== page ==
A seemingly straight-forward move to announce a climate change emergency became an unlikely political battleground at March's full meeting of Harrogate council.
Two competing motions - one tabled by the Liberal Democrats, followed by an amendment from the Conservatives - saw tensions briefly spill over, with Mayor Bernard Bateman eventually calling for a five minute adjournment for councillors to "calm down" and read newly-submitted paperwork.
It started when Councillor Pat Marsh, head of the Liberal Democrats, moved her party's notice of motion to declare a climate emergency.
Similar motions have been tabled at councils across the country in recent months, with North Norfolk District Council the only one to reject it thus far.
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Among the motion's stipulations are that the council would pledge to be carbon neutral by 2030 and commit to a draft plan within six months outlining how the council would achieve that.
The motion also called on the leader of the council, Richard Cooper, to urge North Yorkshire County Council to take a leading role on tackling carbon neutrality.
"We need rapid and dramatic reductions in greenhouse emissions," Coun Marsh said in introducing the motion.
“We really have entered the phase of now or never.
“How can we reassure the younger generation that we're doing everything in our power to make sure they and the earth have a future?"
However, in moving an amendment, Coun Cooper criticised the original motion, saying it "lacks ambition" and would give fuel to climate denialists.
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"We shouldn't actually be voting on whether there is a climate emergency or not," Coun Cooper said.
"To have a vote is to say climate change is a matter of opinion - it is not, it is a fact.
"We should not allow, in this chamber, to allow the climate deniers of this world that climate change is a matter of opinion - it is not."
He added that the amendment "had ambitions to do better than just the motion other districts have passed".
The Conservative-led amendment stated that the council would acknowledge it is "almost in line with" the Intergovernmental Panel on Climate Change's position of a 45 per cent reduction by 2030, while it would make the slight tweaks required to hit that target.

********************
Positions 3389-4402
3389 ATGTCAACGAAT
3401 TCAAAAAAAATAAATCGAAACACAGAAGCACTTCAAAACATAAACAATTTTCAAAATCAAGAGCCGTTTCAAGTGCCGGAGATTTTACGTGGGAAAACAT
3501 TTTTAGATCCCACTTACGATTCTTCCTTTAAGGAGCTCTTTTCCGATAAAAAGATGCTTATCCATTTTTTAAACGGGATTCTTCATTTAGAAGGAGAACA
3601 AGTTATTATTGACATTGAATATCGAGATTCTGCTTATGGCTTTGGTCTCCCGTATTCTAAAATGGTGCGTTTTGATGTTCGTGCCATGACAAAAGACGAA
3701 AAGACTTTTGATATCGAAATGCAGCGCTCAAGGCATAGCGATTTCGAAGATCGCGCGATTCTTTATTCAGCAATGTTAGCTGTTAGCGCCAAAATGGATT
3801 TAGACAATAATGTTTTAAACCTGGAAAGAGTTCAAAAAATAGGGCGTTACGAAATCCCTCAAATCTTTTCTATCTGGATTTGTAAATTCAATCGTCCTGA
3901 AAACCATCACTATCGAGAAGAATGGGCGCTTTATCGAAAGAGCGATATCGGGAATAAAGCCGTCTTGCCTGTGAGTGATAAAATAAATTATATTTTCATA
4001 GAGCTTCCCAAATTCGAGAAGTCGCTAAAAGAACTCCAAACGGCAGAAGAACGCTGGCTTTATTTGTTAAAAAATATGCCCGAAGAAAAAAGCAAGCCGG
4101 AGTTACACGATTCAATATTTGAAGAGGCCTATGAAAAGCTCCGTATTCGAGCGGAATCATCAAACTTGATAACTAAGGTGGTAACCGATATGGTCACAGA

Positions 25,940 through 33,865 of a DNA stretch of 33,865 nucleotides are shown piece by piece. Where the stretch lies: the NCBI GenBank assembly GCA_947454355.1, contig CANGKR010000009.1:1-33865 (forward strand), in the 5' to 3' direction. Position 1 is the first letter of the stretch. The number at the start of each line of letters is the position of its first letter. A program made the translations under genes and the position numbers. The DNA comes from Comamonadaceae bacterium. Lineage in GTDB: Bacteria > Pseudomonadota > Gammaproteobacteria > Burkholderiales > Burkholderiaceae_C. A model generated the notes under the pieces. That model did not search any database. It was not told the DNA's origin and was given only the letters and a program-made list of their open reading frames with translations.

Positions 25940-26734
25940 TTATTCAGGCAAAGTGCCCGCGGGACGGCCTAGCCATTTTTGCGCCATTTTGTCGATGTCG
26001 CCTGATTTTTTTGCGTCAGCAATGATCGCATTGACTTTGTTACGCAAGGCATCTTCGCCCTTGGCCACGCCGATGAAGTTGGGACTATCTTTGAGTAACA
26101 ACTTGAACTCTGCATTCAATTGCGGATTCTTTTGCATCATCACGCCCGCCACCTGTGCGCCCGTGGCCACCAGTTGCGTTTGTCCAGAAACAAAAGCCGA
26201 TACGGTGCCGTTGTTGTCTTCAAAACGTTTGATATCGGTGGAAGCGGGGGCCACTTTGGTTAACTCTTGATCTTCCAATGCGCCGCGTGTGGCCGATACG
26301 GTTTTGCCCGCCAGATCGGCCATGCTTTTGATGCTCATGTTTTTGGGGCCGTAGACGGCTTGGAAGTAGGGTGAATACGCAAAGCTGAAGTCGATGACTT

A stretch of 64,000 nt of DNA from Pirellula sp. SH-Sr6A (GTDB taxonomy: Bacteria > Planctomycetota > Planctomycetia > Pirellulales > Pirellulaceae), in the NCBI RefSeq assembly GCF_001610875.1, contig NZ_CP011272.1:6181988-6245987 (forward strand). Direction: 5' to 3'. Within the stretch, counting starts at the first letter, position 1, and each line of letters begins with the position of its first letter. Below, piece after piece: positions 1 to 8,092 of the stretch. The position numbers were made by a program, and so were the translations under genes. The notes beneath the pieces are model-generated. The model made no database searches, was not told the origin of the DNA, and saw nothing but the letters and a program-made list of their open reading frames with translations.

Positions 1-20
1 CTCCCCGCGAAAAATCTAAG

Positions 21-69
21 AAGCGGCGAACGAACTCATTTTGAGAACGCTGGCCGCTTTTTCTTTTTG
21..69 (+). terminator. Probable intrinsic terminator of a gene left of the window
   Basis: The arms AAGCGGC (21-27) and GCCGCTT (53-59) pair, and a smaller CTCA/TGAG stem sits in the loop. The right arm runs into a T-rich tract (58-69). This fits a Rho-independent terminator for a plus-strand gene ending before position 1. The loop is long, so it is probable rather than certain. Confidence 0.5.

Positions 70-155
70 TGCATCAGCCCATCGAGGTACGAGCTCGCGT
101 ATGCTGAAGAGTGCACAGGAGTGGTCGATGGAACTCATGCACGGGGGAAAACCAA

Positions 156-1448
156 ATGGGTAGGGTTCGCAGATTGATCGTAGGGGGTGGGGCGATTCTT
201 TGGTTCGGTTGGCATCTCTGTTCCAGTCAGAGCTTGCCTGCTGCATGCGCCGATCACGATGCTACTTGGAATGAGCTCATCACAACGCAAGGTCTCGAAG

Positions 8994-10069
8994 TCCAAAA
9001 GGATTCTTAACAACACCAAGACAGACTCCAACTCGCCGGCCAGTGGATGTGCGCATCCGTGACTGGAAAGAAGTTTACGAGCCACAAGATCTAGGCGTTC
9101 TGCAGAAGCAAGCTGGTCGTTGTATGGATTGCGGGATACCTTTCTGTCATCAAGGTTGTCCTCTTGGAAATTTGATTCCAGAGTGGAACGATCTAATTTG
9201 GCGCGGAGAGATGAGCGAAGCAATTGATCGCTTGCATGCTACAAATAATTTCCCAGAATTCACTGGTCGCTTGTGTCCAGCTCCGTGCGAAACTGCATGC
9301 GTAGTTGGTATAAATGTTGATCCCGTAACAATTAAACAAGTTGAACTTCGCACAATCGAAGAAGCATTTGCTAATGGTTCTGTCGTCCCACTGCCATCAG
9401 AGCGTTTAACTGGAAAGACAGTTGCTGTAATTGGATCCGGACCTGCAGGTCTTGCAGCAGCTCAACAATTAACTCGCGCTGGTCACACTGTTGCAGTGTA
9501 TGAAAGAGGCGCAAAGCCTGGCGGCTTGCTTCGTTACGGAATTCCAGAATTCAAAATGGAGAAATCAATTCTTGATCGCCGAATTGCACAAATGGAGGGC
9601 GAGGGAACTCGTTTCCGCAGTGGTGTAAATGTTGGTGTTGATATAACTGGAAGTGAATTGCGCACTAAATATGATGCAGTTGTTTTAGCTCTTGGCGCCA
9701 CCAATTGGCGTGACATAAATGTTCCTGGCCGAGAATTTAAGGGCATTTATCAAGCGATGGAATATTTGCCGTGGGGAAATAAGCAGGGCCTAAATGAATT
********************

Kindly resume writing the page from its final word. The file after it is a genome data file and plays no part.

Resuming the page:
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It also noted the efforts council has already made, such as its carbon-reducing move to the Civic Centre, reducing staff car mileage by 45 per cent since 2010, and adoption of a low emission vehicle strategy.
However, Coun Marsh hit back, saying that the amendment included "too much patting ourselves on the back".
"We are not doing enough, and we are not doing it quickly enough," she said of the council's current carbon-cutting efforts.
"I can not support this very wordy amendment...it's not strong enough."
The Liberal Democrats than introduced an amendment to the Conservative amendment - which was enough to confuse even regular council-goers in the room - which was circulated around the chamber.
It drew the ire of Coun Cooper, who took exception to the latest amendment not being circulated earlier in the day, after the Conservatives sent across their original amendment shortly after midday.
"Coun Marsh and the Liberal Democratics... had seven hours to come and talk to me about this," he said.
"It just shows they're determined to disagree."
It led to Coun Bateman, the mayor and chair of the meeting, to call for a five-minute adjournment.
Following the short break, it was announced that both parties would withdraw their respective motions and amendments, instead coming together to form a single document that both parties agreed on and would be brought back at a future meeting.
The move received a round of applause from the chamber and onlooking residents.
Lachlan Leeming, Local Democracy Reporter